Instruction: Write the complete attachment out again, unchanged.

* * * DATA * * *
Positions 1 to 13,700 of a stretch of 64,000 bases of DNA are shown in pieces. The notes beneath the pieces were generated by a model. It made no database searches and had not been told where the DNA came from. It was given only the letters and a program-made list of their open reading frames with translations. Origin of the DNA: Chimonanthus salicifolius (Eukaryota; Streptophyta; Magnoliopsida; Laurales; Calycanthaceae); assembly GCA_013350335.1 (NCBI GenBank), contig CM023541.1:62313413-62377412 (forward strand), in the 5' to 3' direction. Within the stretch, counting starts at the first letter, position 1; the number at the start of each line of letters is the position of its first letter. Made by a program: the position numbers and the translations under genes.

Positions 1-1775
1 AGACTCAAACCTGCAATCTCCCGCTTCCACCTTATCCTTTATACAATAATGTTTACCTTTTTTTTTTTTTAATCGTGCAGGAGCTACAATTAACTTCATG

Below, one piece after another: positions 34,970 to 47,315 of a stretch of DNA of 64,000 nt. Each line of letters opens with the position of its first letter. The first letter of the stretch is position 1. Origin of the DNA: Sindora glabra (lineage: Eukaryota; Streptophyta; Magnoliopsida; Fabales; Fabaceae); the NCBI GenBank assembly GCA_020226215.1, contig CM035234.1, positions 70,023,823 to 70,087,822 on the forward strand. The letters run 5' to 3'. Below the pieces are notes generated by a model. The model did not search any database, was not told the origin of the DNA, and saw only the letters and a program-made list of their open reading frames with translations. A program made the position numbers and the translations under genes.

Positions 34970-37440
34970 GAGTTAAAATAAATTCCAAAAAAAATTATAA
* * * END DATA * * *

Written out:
Positions 1 to 13,700 of a stretch of 64,000 bases of DNA are shown in pieces. The notes beneath the pieces were generated by a model. It made no database searches and had not been told where the DNA came from. It was given only the letters and a program-made list of their open reading frames with translations. Origin of the DNA: Chimonanthus salicifolius (Eukaryota; Streptophyta; Magnoliopsida; Laurales; Calycanthaceae); assembly GCA_013350335.1 (NCBI GenBank), contig CM023541.1:62313413-62377412 (forward strand), in the 5' to 3' direction. Within the stretch, counting starts at the first letter, position 1; the number at the start of each line of letters is the position of its first letter. Made by a program: the position numbers and the translations under genes.

Positions 1-1775
1 AGACTCAAACCTGCAATCTCCCGCTTCCACCTTATCCTTTATACAATAATGTTTACCTTTTTTTTTTTTTAATCGTGCAGGAGCTACAATTAACTTCATG

Below, one piece after another: positions 34,970 to 47,315 of a stretch of DNA of 64,000 nt. Each line of letters opens with the position of its first letter. The first letter of the stretch is position 1. Origin of the DNA: Sindora glabra (lineage: Eukaryota; Streptophyta; Magnoliopsida; Fabales; Fabaceae); the NCBI GenBank assembly GCA_020226215.1, contig CM035234.1, positions 70,023,823 to 70,087,822 on the forward strand. The letters run 5' to 3'. Below the pieces are notes generated by a model. The model did not search any database, was not told the origin of the DNA, and saw only the letters and a program-made list of their open reading frames with translations. A program made the position numbers and the translations under genes.

Positions 34970-37440
34970 GAGTTAAAATAAATTCCAAAAAAAATTATAA